who can give up essential
liberty to obtain a little temporary
safety, deserve neither liberty
-- Benjamin Franklin
"All governments lie and nothing
say should be believed."
"Power tends to corrupt, and
absolute power corrupts
absolutely. Great men
almost always bad men."
1. Labour isn’t working.
It’s spamming us instead
What Happens When You Ask a Bunch of Hippie
Kids to Act Like Correctional
3. Elizabeth Warren Challenges
Presidential Candidates to
Stop Revolving Door
4. Why Is the NY Times Basically
Doing a Blackout on Bernie
Days Are Here Again!
is a Nederlog of Sunday July 19, 2015.
This is a
crisis blog. There are 5 items with 6 dotted links: Item
1 is about an article on The Guardian that says - correctly, I
presume - that the British Labour Party is defunct and merely spamming;
item 2 is (in fact) about a recent film
that is about the Stanford Prison Experiment, which was interesting; item 3 is about senator Warren's support for a legal
challenge against revolving doors (which I think will fail, but OK); item 4 is about a good article about the fundamental
dishonesty of the NYT as regards Bernie Sanders; and item
5 is about Bill Clinton who now adds to the $ 104 million he has
received since 2001 for his speeches, by speeching about his apologies
for his presidential mistakes.
This last item has two dotted links.
1. Labour isn’t working. It’s spamming us
The first article
today is by Sophie Heawood on The Guardian:
This starts as follows:
There is considerably
more in the article, but it is mostly limited to a criticism on the
amount and the stupidity of Labour Party spam.
If you felt so upset
about the Conservatives’ election victory that you resolved to do
something about it, and joined the Labour party the very next day, you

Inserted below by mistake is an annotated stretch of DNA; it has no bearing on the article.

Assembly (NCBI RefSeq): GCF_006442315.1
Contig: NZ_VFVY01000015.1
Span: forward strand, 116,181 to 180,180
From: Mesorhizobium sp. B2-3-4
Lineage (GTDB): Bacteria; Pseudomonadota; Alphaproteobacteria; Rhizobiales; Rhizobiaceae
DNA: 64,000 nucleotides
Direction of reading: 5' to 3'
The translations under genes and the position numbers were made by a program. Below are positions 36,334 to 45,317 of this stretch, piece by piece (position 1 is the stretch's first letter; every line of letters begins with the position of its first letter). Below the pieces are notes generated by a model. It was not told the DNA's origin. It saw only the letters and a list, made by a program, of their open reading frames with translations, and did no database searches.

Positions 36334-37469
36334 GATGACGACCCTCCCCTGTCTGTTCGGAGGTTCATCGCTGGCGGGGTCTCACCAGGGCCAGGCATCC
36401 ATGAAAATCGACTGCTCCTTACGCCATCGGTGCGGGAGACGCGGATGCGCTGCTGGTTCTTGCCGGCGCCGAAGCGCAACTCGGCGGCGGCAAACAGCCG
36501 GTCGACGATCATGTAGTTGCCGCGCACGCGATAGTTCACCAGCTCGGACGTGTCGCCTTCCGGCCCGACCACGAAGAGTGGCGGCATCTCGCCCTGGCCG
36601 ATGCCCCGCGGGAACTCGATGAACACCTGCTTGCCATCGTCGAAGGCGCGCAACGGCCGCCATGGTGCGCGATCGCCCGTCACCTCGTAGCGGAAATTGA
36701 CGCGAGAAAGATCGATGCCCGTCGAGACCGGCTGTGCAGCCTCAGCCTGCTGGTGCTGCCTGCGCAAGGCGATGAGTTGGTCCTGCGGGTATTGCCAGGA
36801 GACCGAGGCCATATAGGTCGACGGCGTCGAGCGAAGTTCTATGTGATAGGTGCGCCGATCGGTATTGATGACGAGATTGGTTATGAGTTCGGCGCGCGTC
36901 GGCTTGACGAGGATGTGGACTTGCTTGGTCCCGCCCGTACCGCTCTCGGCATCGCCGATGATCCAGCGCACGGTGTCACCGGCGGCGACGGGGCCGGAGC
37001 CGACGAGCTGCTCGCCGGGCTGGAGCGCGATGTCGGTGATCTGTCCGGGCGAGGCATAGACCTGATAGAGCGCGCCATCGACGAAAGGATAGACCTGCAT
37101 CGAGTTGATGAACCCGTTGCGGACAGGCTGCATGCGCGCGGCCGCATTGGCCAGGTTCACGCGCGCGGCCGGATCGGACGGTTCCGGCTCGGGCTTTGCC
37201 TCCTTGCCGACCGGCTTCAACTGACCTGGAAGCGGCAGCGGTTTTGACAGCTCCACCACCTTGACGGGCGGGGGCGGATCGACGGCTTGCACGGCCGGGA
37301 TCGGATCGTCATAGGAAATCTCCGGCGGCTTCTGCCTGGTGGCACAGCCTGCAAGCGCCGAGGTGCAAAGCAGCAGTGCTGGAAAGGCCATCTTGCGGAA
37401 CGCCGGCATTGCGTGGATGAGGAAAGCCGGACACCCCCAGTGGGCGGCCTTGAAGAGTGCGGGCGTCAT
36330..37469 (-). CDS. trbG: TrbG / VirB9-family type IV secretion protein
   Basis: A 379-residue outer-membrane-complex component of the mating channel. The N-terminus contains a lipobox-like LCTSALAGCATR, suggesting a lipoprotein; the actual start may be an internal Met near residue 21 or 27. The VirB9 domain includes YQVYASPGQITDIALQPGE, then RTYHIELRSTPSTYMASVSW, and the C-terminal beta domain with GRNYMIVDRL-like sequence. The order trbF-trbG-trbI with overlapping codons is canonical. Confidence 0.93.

will know that the past month has been hard. I don’t mean watching George Osborne make cuts in places you didn’t
think there were cuts left to be made, like a barber who has run
out of hair and made a start on his customer’s neck. I don’t even mean
having to look at David Cameron’s face of smug bunting while he talks
about bringing back fox hunting, while food banks make appeals on
behalf of schoolchildren who go hungry during the holidays.
No, I mean the fact that,
every time you so much as glance at your phone or computer, there is
yet another email or text message from the sodding Labour party. Less a political party and more
a call centre now, they are spending all their valuable opposition time
stalking you. I’m now being contacted several times a week by every
leadership candidate, and every candidate for the deputy role, and my
local party, some MEPs, plus all the mayoral candidates, if you live in
London, and somebody who once met someone down the pub who owned the
same breed as a backbencher’s dog and has something to say about it.
I believe her (I don't get any Labour spam, but then I am not even
English and also not a jourbalist), but the real reasons for the spam
and the near total lack of any critical ideas is that Labour has been
betrayed and destroyed by Tony Blair, Gordon Brown, and the Third Way - and
yes, you should read the last link if you
are interested in the Labour Party. (And no, I am not a socialist, but
socialism is a real alternative, whereas present-day Labour
just is spam, spam, spam.)
And I should add that I also think that the Tories and the Liberal
Democrats are no better, and just as propagandistic,
though indeed I also do not receive mail
Happens When You Ask a Bunch of Hippie Kids to Act Like Correctional
The next article today is by Michael Mechanic on Mother Jones:
I must start with a
clarification and a correction. The clarification is that this
indirectly, about the rather (in)famous Stanford
Prison Experiment that was set up and conducted by Philip Zimbardo
in the early 1970ies.
Here is the initial bit from the Wikipedia on it,
for I thought this quite interesting, and have written about it
repeatedly in Nederlog (see e.g. here),
and know about it since 1971, and also from my study of psychology.
is quoted minus the note numbers:
My reason to write
"indirectly" is that Michael Mechanic's article is in fact about a film,